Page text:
Leslie Burrell during his time as a Field Ambulance driver mechanic in the Royal Canadian Army Service CorpsLeslie Burrell
Les and his London War Bride Jean Bourne, whom he married in 1945.Leslie Burrell
Les in Nijmegen during the winter of 1944.Leslie Burrell
Medals (Left to Right), 1939-1945 Star, France and Germany Star, Defence Medal, Canadian Volunteer Service Medal, War Medal (1939-1945)Leslie Burrell
Taken in 2009 at the West Sussex Legion (UK) when a special presentation was made to Leslie Burrell by Sir Brian Bartelotte, British Deputy Military Lord LieutenantLeslie Burrell
"So one Hitler Youth, he was only 15, he had a knife hidden in his boot and he knifed one or two of the patients in the ambulance. You can guess what happened to him. He didn’t knife nobody else."
Well, I liked driving and that’s what I signed up for, to be a driver [with the Royal Canadian Army Service Corps]. You went and picked up your patients at CCS [Casualties Clearing Station]. You took them on stretchers to hospital. Some were what they called walking wounded. Well, you put your stretcher cases in on the stretcher racks in the back of the ambulance and the walking wounded used to go in and sit in the alleyway of the ambulance.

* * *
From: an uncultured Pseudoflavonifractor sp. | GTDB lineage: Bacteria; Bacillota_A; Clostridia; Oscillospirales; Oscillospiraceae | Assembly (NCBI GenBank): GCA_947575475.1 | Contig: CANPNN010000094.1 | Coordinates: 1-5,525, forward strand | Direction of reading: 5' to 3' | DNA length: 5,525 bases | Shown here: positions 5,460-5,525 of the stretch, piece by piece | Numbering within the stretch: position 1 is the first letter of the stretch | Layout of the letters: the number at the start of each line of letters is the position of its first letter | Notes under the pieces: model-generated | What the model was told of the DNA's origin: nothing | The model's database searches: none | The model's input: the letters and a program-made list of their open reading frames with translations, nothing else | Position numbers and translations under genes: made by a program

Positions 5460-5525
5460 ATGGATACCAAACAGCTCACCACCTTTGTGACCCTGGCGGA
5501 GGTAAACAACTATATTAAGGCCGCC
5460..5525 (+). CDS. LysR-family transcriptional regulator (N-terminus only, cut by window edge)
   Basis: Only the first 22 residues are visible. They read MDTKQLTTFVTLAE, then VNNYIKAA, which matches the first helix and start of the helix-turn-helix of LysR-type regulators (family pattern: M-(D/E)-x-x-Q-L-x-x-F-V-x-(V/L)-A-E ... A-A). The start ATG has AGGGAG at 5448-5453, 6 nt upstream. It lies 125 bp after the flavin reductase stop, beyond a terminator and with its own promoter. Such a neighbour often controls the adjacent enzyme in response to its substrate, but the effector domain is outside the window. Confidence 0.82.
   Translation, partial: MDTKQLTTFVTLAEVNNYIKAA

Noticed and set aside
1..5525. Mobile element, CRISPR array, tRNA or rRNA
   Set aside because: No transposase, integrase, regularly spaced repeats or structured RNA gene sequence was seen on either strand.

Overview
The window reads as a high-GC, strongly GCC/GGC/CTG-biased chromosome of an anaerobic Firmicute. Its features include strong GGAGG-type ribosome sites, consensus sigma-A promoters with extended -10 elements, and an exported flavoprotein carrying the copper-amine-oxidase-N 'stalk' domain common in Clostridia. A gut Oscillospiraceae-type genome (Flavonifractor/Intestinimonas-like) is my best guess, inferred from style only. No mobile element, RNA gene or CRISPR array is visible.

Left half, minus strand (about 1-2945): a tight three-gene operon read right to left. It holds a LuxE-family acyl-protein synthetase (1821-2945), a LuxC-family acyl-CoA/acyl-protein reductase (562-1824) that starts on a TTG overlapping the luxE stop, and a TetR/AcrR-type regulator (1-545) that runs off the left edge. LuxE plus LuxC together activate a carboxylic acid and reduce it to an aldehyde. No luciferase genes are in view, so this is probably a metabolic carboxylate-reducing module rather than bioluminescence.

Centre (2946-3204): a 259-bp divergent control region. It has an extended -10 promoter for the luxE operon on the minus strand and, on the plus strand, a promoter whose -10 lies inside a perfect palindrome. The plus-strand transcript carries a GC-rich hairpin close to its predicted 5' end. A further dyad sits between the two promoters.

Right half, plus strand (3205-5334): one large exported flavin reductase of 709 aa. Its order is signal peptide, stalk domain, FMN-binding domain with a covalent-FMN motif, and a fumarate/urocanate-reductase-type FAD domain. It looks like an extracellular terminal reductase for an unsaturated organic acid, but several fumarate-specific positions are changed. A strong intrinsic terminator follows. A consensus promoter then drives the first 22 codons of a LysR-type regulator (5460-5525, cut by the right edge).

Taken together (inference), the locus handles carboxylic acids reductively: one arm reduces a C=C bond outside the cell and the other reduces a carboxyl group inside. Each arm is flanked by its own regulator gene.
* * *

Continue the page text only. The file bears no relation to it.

Caen [in Normandy] was a place that was supposed to have been taken in a matter of days and it was weeks before it was taken and there was very heavy casualties around Caen [in July 1944]. And they called in the bombers several times to try to break through the German lines. Instead of that, they bombed our lines. Seeing them bomb bay doors come open right just above you, it wasn’t very good.
The Germans sometimes used to, we had special colours for a certain day and they got to know our colours and they used to fire the coloured shells back into our lines. And of course, the air force thought it was the German lines. And that’s mostly why we got bombed so much, we got about, I think it was about three times we got bombed by our own planes.
We went through to Falaise, known as the Falaise Gap [the Battle of Falaise Pocket, 12-21 August 1944]. The German army was cornered there and on the roads and wherever. And they were bombed to smithereens really. The roads were so cluttered up with debris, they had to push them off the roads with bulldozers in places. At times, you could hear the Germans talking to them but we wasn’t near as, being an ambulance driver, we weren’t nearly as close as what the infantry was obviously. They had a much rougher time.
Our lot used to shell forward positions and the Germans, a lot of the civilians didn’t get away and they had to take it as well as the Germans. They had a very hard time of it. Because a shell has no recognition of who you are.
Some of the German regiments called SS [Schutzstaffel, an elite corps of the Nazi Party] , you didn’t trust them no way. They’d shoot you onsite if they got the chance. They were a diabolical crowd, they was. And then you had the Hitler Youth [Nazi paramilitary youth organization] as well to deal with. So one Hitler Youth, he was only 15, he had a knife hidden in his boot and he knifed one or two of the patients in the ambulance. You can guess what happened to him. He didn’t knife nobody else.